The New York Independent System Operator (NYISO) is a New York utility, formed as a not for profit corporation at the request of the New York State Public Service Commission (PSC) following its 1996 "vision order" for deregulation. In November, 1999 the NYISO took over the role of the former New York Power Pool to dispatch power in the state's bulk power grid, telling power producers when to start up or shut down their generators to match the load from variable consumer usage in a way that maintains reliability, and operating the high voltage transmission grid. The Power Pool formerly dispatched electricity based on its cost of production, using the lowest cost power available consistent with reliability standards. The NYISO now dispatches power based on market price, i.e., what the sellers with "market based rate" dispensations from FERC demand in spot markets now operated by the NYISO. All energy sellers are paid the same market clearing price in the NYISO markets, regardless of their cost of producing it. All sellers thus benefit if the clearing price is increased.
Although the rates charged by sellers at the NYISO are under FERC jurisdiction, as are the rules or tariffs of the NYISO, the utility is still under the jurisdiction of the PSC for some purposes. These, we believe, include the duty to operate in the public interest of the people of New York, to foster greater transparency in its markets, and to control and remedy the exercise of market power by players in its markets.
The Untaxed NYISO "Virtual" Electricity Market
In addition to markets for energy and capacity, NYISO operates a non-physical, "virtual" market in which speculators can buy and sell positions based on electricity prices in the NYISO day ahead spot market (DAM) and real time spot market. According to the NYISO
Participants effectively buy (or sell) power at the day-ahead price and then sell (or buy) it back at the real-time price without having to actually produce or take delivery of the power.A NYISO "State of the Markets" Report for 2008 indicates that "Virtual supply sold in the day ahead market is automatically purchased back from the real-time market. So, the virtual seller earns the quantity of the sale in MWh multiplied by the day-ahead price minus the real-time price."
The virtual market allows participants to arbitrage the difference between day-ahead and real-time prices. Virtual bidding has been shown to increase market efficiency.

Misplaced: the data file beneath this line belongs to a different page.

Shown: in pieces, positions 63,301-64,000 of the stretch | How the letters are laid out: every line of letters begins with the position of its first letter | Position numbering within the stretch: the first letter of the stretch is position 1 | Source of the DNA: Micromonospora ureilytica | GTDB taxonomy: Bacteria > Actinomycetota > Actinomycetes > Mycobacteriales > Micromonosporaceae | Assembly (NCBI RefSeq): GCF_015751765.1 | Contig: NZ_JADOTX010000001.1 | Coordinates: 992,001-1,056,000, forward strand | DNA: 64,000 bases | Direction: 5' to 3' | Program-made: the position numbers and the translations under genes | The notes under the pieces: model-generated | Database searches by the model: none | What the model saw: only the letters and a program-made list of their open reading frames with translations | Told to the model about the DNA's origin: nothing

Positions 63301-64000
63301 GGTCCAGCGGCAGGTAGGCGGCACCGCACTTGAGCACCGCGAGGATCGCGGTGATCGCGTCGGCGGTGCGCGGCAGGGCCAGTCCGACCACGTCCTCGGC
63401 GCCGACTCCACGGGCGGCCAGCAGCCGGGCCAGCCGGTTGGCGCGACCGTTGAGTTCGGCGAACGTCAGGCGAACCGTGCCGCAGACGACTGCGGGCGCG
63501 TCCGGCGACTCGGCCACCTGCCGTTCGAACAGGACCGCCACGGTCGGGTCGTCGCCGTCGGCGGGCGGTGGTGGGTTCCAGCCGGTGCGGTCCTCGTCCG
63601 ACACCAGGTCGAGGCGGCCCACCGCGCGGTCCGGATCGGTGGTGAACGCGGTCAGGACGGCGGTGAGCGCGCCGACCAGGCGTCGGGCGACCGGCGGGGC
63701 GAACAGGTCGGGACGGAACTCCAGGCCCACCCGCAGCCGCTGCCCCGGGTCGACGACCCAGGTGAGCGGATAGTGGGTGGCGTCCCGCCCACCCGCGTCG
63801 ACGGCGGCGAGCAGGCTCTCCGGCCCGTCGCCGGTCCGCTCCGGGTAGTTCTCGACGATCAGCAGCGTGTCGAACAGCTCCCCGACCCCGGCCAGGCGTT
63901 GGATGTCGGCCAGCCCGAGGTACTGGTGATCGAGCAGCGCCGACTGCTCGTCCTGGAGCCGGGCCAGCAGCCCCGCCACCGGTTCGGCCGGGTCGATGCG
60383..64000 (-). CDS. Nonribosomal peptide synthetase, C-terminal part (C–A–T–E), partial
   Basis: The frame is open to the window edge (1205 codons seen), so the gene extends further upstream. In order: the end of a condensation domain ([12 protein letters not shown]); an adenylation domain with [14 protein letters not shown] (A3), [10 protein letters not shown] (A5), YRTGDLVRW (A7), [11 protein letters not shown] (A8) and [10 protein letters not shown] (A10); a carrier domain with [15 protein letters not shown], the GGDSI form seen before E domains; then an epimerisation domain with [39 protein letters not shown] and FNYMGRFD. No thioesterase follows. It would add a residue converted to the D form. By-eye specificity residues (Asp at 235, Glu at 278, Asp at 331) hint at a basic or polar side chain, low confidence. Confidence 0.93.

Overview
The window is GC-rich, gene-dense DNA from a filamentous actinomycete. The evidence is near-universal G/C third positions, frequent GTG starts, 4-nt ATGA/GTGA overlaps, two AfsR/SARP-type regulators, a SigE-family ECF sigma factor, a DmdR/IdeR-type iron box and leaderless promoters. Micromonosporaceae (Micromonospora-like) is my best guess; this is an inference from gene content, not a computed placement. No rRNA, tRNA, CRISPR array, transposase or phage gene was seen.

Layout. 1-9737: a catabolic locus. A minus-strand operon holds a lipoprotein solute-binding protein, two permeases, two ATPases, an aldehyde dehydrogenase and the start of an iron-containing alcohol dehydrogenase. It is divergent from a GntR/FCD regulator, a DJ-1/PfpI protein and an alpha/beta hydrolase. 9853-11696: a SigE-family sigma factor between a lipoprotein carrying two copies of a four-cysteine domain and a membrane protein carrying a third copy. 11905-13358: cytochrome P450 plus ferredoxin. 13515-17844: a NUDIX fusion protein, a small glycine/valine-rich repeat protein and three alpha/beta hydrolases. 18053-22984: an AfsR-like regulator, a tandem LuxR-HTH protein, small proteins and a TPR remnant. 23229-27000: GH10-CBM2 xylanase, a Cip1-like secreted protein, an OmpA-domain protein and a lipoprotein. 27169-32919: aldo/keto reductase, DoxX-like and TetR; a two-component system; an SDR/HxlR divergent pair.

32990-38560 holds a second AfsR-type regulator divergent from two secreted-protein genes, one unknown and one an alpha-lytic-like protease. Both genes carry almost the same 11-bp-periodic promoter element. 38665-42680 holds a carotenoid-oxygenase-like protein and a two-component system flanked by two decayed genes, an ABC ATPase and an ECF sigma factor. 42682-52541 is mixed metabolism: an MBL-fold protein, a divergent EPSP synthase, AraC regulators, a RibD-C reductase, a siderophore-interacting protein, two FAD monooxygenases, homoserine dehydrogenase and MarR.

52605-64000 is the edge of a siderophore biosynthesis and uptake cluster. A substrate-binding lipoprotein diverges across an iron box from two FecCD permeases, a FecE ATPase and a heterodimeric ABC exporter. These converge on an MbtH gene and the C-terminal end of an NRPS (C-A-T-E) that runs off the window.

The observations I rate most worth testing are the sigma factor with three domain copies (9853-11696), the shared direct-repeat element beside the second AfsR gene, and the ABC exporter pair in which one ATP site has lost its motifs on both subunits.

NYISO says little if anything about the amount of the sales and purchases in its virtual markets in its 2008 annual financial report. Recent NYISO documents indicate that the costs to NYISO of operating the virtual market are not being paid by virtual market participants, but are being passed through to buyers, and ultimately paid by customers.
The New York State Tax Department has issued several advisory rulings - comfort letters to virtual market speculators - which opine that sales in the NYISO virtual market are exempt from the state sales tax. See, for example, NY Adv Op Comm T & F TSB-A-08-(3)S.
The Sales Tax Law, however, very broadly requires state sales tax to be paid on nonresidential electric service:
The amount of the sale price of any property and the charge for any service taxable under this article, including gas and gas service and electricity and electric service of whatever nature . . . .Virtual market participants could be seen as selling and buying property - a contract or bet on what tomorrow's real time market price will be. Also, virtual transactions could be viewed as a part of electric service as broadly defined in the Tax Law. Indeed, the NYISO claims the transactions perform a valuable service and make its energy markets more efficient. When utilities like Con Edison make financial transactions to hedge electricity prices, the cost of the transactions is included in the retail price of electricity and sales tax is paid on it by consumers. Con Edison's Market Supply Charge tariff includes charges for
all costs incurred and benefits received from financial hedging instruments associated with transactions intended to reduce price volatility to customers (e.g., transaction costs, such as option premiums, costs of providing credit support and margin requirements, and professional fees, and gains and losses associated with such transactions made in the commodities exchanges and with other counterparties)Con Edison customers pay sales tax when the cost of hedging instruments such as those sold at the NYISO virtual market are passed through to them. At the NYISO, some speculator participants are using the virtual market services directly, and not reselling the service and so should pay sales tax on it. The amount of the dollar value of the transactions in the NYISO virtual market is hard to find. For example, we cannot find any mention of it the NYISO Annual Report for 2008.
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Participants in the NYISO virtual market include hedge funds such as Centaurus Energy. The head of Centaurus is John Arnold, a billionaire former Enron energy trader. Brian Hunter, an energy trader recently found by a FERC ALJ to have manipulated markets, reportedly "referred to a trader from another firm, John Arnold of Centaurus, as the 'master of moving the close'” on the NYMEX exchange. See page 51 of the ALJ's decision, linked at FERC ALJ Finds Amaranth Trader Manipulated Natural Gas Markets, PULP Network, Jan. 23, 2010.